You may or may not have noticed the work being done in what we affectionately call “The Back 40,” but over the last few weeks there have been some changes to the acreage under the power lines along Oak Avenue Parkway. First, a hole was dug by a couple of our students to find a water line. Then, a local contractor company graded the area (for free!). One of the elders installed water lines, and a crew of local gardeners helped get the area ready for its new purpose: a Community Garden. This garden has been in the works since last fall, and I am so excited that, through the efforts of so many volunteers (both Oak Hillians and local neighbors), it is finally a reality.
One of the reasons I am so excited about this project is the tangible way that it opens up Oak Hills’ resources to the community. We have had those empty acres for years, and although dreams for their use have come and gone (notice that it is still not a disc golf course), the desire to use that land to serve our neighbors has stayed with us. Encouraging the church to go beyond our walls and serve in places like Powerhouse, Twin Lakes Food Bank, PlayMakers, and Theodore Judah Elementary School are wonderful things, but that goes hand in hand with using our own resources to serve the community.
The Community Garden is just one of the wonderful ways that we can do this. People from the surrounding neighborhoods have responded to fliers that were posted, and are incredibly excited about having a place to grow vegetables and be in community. One woman told me that she has been looking for an opportunity like this for years. The long wait list is evidence of just how much our neighbors want to be a part of this experiment. We are welcoming our own neighbors in ways that they desire, and using what God has given us to bless them. It is so beautiful to be a part of this experience.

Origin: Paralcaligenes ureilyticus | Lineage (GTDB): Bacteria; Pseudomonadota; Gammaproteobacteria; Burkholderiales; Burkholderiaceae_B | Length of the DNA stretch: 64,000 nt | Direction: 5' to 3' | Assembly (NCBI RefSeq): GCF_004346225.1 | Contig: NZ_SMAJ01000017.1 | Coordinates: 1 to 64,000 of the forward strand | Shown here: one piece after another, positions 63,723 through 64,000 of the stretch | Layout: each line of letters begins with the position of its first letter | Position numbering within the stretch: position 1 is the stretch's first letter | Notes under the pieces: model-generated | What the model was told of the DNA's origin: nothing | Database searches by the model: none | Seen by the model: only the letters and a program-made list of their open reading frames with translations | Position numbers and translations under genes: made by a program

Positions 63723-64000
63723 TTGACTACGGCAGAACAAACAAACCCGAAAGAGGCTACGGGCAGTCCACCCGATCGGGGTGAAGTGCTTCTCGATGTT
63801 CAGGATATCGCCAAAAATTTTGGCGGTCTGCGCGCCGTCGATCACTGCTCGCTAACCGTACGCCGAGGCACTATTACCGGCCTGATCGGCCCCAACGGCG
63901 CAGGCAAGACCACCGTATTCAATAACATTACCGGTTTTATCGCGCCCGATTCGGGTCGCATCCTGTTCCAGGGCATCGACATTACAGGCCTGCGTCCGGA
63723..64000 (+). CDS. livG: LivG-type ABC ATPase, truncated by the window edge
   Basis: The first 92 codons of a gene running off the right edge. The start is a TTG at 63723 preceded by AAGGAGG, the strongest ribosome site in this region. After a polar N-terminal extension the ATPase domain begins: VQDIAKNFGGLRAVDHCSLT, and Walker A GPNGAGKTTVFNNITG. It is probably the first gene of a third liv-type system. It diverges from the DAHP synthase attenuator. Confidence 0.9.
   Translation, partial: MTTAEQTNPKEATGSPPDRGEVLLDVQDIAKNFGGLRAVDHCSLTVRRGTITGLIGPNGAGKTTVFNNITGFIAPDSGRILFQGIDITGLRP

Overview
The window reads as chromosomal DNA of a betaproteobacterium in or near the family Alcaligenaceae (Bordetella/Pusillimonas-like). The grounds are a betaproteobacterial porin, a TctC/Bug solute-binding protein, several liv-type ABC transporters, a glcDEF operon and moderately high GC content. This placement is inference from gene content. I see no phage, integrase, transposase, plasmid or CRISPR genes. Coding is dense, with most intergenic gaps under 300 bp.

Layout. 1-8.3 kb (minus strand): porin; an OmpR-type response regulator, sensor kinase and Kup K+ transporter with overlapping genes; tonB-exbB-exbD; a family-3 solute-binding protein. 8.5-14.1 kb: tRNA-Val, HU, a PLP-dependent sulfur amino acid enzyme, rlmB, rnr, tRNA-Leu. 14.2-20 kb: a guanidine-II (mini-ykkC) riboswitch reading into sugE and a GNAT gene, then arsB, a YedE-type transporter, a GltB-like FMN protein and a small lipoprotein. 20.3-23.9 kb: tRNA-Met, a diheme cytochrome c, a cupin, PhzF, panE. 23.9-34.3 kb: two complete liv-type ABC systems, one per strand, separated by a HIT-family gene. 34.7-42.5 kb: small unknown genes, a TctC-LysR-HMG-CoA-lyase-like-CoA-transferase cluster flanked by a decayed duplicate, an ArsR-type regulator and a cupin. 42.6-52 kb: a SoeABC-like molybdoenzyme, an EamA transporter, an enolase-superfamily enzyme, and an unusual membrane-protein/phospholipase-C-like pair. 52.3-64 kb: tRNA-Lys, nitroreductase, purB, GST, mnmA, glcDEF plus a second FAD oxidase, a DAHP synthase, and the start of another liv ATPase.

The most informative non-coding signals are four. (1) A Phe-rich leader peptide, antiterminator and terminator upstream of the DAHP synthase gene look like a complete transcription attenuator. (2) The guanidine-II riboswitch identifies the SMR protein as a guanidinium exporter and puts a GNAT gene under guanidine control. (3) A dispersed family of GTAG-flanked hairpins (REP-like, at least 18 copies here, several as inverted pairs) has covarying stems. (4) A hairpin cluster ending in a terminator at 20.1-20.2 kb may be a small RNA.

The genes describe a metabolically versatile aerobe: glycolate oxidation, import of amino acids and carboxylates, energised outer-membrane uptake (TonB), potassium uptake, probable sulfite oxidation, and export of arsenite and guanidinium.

One of my favorite moments so far was the official launch last Saturday, May 9. It was great to see the gardeners all gathered together, bringing new perspectives, thoughts, and talents to the garden. It reminded me all over again that this project wouldn’t have been possible without the community: from the support of the rest of the staff, to the people who posted the signs, to the students who helped me dig, to the contracting company that graded the area for free, to the woman in the church who heard the announcement and went out immediately to Costco and bought tools and soil, to the woman who donated all of her tools when she moved. Our church and our community came together to make this garden a reality, and I have high hopes that we will continue to come together to support one another and our neighbors.
One tangible way this will happen is through the Twin Lakes Food Bank plot—gardeners will help grow vegetables on one plot that will be donated to the food bank. Even though they have their own garden, Tammy Thompson reports that they always quickly run out of produce. Our efforts won’t solve that all on their own, but we will help make a difference for hungry families through our own passions.
I look forward to see how, over time and through new relationships, conversations in and about the garden will open new doors to love and serve our neighbors. I am so grateful for everyone who has been involved so far, and I can’t wait to see what will blossom in the future. And please, whenever you are nearby, come check out our new garden!